Today’s Top News Story:
A Soldier returned home, after years of untold hardship in captivity; a Hero. He met a tremendous reception; flags waving and trumpets sounding; a collective feeling of Victory.
Twas not entirely so, however. This triumphant return was overcast with its own cost: 1000 Enemy Prisoners. One Revered Life Saved, One Thousand Forsaken, forsaken. No Man Left Behind usurped We do Not Negotiate with Terrorists on this day.
So there was some debate of victory; one Soldier’s worth is far greater than a 1000 Prisoners’, 10,000 to be sure, but the principle! There’s the rub. Although, surely this Hero, this Soldier, when restored to health and once again fit for duty, will retake those same 1000 Terrorist Prisoners and then some! Aha! Justice after all. Amen.
Of course the same story told behind Enemy lines bore no shades of grey. 1000 Heroes for the sake of a single Prisoner? An overwhelming victory, embarrassing even. Perhaps slight concern for a Trojan Horse restraining sheer jubilation, but otherwise a true Victory. And who could blame the Enemy for celebrating their perceived triumph and laughing at our Heroes?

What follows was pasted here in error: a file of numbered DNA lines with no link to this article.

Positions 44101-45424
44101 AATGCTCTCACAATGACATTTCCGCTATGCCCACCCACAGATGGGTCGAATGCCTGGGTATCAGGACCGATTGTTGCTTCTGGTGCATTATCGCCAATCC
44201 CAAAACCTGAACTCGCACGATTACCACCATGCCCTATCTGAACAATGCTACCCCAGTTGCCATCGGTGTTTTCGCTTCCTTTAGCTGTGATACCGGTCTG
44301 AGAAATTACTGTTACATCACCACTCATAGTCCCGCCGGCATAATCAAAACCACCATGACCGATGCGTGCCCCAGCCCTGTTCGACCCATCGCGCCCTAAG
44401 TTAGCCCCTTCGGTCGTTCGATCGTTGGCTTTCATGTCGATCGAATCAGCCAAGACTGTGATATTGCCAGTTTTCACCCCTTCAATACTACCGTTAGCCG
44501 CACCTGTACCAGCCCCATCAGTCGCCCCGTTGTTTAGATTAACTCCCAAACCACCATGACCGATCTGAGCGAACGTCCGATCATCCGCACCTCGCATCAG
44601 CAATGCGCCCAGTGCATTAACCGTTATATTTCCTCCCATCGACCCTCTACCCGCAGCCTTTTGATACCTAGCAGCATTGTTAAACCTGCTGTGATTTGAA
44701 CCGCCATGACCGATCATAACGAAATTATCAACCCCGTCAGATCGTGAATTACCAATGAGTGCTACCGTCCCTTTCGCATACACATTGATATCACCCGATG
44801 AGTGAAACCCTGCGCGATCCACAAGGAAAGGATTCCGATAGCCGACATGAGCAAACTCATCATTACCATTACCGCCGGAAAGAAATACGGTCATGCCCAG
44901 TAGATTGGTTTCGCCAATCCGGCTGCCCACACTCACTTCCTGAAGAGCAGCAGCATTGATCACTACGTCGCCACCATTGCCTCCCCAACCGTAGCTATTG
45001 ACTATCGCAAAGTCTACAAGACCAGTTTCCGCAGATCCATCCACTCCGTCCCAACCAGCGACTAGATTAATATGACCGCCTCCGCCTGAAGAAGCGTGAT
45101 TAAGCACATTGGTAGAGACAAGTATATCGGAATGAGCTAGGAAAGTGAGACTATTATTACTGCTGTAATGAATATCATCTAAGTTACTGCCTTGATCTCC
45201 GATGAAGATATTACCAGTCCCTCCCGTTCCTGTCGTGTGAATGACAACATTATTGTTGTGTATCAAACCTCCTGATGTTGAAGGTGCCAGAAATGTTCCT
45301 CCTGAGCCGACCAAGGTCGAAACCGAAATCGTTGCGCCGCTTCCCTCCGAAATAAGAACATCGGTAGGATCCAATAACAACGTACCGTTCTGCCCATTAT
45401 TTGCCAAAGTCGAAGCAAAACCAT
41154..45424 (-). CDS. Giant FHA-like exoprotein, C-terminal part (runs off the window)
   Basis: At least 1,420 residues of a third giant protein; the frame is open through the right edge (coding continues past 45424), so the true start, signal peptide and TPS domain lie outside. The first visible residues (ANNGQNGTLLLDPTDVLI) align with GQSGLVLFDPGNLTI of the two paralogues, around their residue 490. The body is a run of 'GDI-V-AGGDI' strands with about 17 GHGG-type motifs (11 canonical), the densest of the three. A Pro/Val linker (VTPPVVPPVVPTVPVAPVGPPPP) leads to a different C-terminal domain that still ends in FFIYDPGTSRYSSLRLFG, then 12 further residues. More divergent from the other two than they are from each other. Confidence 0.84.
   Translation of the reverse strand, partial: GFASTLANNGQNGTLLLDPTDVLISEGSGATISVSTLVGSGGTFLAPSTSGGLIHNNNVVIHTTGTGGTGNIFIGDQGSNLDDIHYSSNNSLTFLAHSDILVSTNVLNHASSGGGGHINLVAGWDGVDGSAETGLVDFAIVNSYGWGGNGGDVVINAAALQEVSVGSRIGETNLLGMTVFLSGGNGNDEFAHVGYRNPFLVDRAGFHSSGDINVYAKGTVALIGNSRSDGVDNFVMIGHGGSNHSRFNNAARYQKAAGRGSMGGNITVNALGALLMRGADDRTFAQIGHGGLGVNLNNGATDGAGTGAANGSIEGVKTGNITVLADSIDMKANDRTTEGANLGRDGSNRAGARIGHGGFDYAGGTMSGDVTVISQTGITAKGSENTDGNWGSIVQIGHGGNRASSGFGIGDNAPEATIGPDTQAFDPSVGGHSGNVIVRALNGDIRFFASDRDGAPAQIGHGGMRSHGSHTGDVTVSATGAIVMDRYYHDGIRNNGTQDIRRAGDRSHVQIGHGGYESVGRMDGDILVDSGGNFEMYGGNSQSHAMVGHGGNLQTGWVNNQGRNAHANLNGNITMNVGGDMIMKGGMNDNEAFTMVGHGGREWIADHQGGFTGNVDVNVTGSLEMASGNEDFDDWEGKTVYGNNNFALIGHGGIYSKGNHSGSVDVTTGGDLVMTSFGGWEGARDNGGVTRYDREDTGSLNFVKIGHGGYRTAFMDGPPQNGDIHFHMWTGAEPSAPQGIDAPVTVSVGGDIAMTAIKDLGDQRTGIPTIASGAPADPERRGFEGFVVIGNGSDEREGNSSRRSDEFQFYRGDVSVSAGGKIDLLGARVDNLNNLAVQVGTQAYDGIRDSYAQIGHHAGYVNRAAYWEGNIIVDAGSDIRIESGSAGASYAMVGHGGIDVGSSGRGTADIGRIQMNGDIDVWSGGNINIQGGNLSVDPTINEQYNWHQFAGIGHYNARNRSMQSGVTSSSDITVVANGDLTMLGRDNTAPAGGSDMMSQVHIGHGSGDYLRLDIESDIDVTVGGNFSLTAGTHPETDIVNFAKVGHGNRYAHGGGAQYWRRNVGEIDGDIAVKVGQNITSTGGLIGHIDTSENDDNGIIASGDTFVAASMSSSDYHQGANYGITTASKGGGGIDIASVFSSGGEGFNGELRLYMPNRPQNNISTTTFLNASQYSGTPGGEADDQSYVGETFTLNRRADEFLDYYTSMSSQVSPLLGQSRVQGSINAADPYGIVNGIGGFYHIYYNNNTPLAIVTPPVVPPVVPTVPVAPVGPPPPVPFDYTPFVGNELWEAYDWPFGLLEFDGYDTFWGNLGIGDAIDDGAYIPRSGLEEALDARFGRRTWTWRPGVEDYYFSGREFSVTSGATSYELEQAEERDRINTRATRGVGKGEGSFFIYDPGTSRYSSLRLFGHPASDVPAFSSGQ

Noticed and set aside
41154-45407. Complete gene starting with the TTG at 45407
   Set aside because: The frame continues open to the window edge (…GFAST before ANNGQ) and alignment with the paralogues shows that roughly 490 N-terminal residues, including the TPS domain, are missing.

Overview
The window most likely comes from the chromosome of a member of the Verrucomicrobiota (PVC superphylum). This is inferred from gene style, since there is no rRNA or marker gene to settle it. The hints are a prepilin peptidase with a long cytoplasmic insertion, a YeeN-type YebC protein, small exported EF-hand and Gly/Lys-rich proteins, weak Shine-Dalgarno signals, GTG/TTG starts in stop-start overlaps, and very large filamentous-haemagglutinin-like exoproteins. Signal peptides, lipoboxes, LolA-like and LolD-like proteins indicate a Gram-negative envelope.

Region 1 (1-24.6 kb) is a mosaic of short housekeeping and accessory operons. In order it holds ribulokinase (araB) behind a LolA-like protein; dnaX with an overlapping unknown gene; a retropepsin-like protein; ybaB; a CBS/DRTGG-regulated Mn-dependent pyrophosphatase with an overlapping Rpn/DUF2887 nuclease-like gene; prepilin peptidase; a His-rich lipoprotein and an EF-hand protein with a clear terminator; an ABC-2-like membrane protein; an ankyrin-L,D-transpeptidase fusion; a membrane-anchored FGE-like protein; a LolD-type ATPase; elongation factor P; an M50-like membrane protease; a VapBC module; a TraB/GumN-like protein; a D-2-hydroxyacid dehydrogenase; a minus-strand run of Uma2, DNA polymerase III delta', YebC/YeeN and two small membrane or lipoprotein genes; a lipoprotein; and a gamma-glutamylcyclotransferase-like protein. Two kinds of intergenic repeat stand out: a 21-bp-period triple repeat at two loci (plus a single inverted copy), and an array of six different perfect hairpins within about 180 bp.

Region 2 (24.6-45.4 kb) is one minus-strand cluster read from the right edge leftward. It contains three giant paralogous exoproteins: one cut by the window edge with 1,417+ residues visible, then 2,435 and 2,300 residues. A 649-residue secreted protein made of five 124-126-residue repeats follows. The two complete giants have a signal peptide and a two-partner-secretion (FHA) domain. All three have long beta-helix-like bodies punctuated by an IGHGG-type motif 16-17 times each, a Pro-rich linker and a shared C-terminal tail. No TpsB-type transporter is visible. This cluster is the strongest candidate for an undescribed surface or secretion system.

The more educated among us, however, understand the great folly in this. It is laughable to think of Prisoners, Terrorists and Villains, as Heroes. By no reason can any number of Prisoners be counted for any more than what they Are: forsaken and thus discounted, nothing other than what threat they may pose to the True Heroes. The embarrassment lies with these Villains. They of course, being Villains and Terrorists and Prisoners and every other term that might appropriately be applied to Them, are unable to recognize themselves as being so. That is the nature of the Villain. Their tragic irony is that they even look upon themselves as Heroes.
Therein lies the real embarrassment, the last laugh. Heroes laugh at the idiotic Villainry. They laugh at such foolishness. They do so likely with a sense of Prideful anger; angry that the Villain is out there, not just alive, but celebrating as a Hero and a Victor. But nonetheless they laugh.
We too know better. We know well who are the Heroes and who are the Villains, those we call Soldiers and those we know to be Prisoners. The obviousness makes a Villains’ oblivion impossible to comprehend. How can they not know? This confusion may bring about a sympathy or a scorn, and rightfully so, but in the end it is better to laugh. Laugh at the games they play. Heroes vs. Villains. The revered and the forsaken, Respectively. Laugh.
It’s better that way.